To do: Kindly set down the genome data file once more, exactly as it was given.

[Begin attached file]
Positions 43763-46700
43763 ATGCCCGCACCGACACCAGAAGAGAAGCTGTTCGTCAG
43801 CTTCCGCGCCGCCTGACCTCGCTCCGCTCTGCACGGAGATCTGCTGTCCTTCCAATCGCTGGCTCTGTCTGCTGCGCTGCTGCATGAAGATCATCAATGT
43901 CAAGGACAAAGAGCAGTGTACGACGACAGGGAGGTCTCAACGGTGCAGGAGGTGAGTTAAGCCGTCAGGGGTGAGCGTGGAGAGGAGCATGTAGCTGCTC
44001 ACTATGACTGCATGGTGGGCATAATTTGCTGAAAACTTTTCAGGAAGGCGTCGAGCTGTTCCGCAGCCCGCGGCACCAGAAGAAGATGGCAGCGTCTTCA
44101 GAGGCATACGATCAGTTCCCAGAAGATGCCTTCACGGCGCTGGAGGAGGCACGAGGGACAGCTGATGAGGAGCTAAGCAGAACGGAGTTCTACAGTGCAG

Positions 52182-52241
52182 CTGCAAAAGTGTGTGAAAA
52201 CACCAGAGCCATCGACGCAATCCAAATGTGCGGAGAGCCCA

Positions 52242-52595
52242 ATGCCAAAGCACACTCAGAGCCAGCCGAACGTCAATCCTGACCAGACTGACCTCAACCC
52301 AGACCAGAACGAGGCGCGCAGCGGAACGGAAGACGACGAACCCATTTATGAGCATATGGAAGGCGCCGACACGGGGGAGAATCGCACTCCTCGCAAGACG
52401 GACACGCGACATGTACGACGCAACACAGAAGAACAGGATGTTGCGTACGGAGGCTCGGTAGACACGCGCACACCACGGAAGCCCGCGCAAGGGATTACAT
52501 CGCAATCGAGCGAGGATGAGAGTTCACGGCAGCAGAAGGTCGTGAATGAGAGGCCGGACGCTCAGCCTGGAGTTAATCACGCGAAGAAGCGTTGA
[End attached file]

Positions 43763-46700
43763 ATGCCCGCACCGACACCAGAAGAGAAGCTGTTCGTCAG
43801 CTTCCGCGCCGCCTGACCTCGCTCCGCTCTGCACGGAGATCTGCTGTCCTTCCAATCGCTGGCTCTGTCTGCTGCGCTGCTGCATGAAGATCATCAATGT
43901 CAAGGACAAAGAGCAGTGTACGACGACAGGGAGGTCTCAACGGTGCAGGAGGTGAGTTAAGCCGTCAGGGGTGAGCGTGGAGAGGAGCATGTAGCTGCTC
44001 ACTATGACTGCATGGTGGGCATAATTTGCTGAAAACTTTTCAGGAAGGCGTCGAGCTGTTCCGCAGCCCGCGGCACCAGAAGAAGATGGCAGCGTCTTCA
44101 GAGGCATACGATCAGTTCCCAGAAGATGCCTTCACGGCGCTGGAGGAGGCACGAGGGACAGCTGATGAGGAGCTAAGCAGAACGGAGTTCTACAGTGCAG

Positions 52182-52241
52182 CTGCAAAAGTGTGTGAAAA
52201 CACCAGAGCCATCGACGCAATCCAAATGTGCGGAGAGCCCA

Positions 52242-52595
52242 ATGCCAAAGCACACTCAGAGCCAGCCGAACGTCAATCCTGACCAGACTGACCTCAACCC
52301 AGACCAGAACGAGGCGCGCAGCGGAACGGAAGACGACGAACCCATTTATGAGCATATGGAAGGCGCCGACACGGGGGAGAATCGCACTCCTCGCAAGACG
52401 GACACGCGACATGTACGACGCAACACAGAAGAACAGGATGTTGCGTACGGAGGCTCGGTAGACACGCGCACACCACGGAAGCCCGCGCAAGGGATTACAT
52501 CGCAATCGAGCGAGGATGAGAGTTCACGGCAGCAGAAGGTCGTGAATGAGAGGCCGGACGCTCAGCCTGGAGTTAATCACGCGAAGAAGCGTTGA